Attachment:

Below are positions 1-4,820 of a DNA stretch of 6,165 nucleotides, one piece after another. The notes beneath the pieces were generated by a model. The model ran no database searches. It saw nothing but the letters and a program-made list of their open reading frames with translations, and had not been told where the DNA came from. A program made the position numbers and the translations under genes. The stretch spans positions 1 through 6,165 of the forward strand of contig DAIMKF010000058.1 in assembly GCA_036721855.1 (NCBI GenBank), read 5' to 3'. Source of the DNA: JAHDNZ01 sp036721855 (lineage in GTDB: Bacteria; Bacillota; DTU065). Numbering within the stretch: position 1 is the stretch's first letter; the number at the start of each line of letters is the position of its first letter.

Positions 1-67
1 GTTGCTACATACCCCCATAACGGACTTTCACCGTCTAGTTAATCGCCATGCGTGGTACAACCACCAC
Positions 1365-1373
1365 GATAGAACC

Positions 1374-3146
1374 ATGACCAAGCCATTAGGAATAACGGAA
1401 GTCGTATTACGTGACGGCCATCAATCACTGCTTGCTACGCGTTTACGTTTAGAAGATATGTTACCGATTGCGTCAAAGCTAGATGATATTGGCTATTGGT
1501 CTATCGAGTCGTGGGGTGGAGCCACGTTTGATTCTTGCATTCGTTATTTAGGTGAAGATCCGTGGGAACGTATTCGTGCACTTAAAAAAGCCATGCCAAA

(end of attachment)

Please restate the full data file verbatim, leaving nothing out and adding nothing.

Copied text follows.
Below are positions 1-4,820 of a DNA stretch of 6,165 nucleotides, one piece after another. The notes beneath the pieces were generated by a model. The model ran no database searches. It saw nothing but the letters and a program-made list of their open reading frames with translations, and had not been told where the DNA came from. A program made the position numbers and the translations under genes. The stretch spans positions 1 through 6,165 of the forward strand of contig DAIMKF010000058.1 in assembly GCA_036721855.1 (NCBI GenBank), read 5' to 3'. Source of the DNA: JAHDNZ01 sp036721855 (lineage in GTDB: Bacteria; Bacillota; DTU065). Numbering within the stretch: position 1 is the stretch's first letter; the number at the start of each line of letters is the position of its first letter.

Positions 1-67
1 GTTGCTACATACCCCCATAACGGACTTTCACCGTCTAGTTAATCGCCATGCGTGGTACAACCACCAC
Positions 1365-1373
1365 GATAGAACC

Positions 1374-3146
1374 ATGACCAAGCCATTAGGAATAACGGAA
1401 GTCGTATTACGTGACGGCCATCAATCACTGCTTGCTACGCGTTTACGTTTAGAAGATATGTTACCGATTGCGTCAAAGCTAGATGATATTGGCTATTGGT
1501 CTATCGAGTCGTGGGGTGGAGCCACGTTTGATTCTTGCATTCGTTATTTAGGTGAAGATCCGTGGGAACGTATTCGTGCACTTAAAAAAGCCATGCCAAA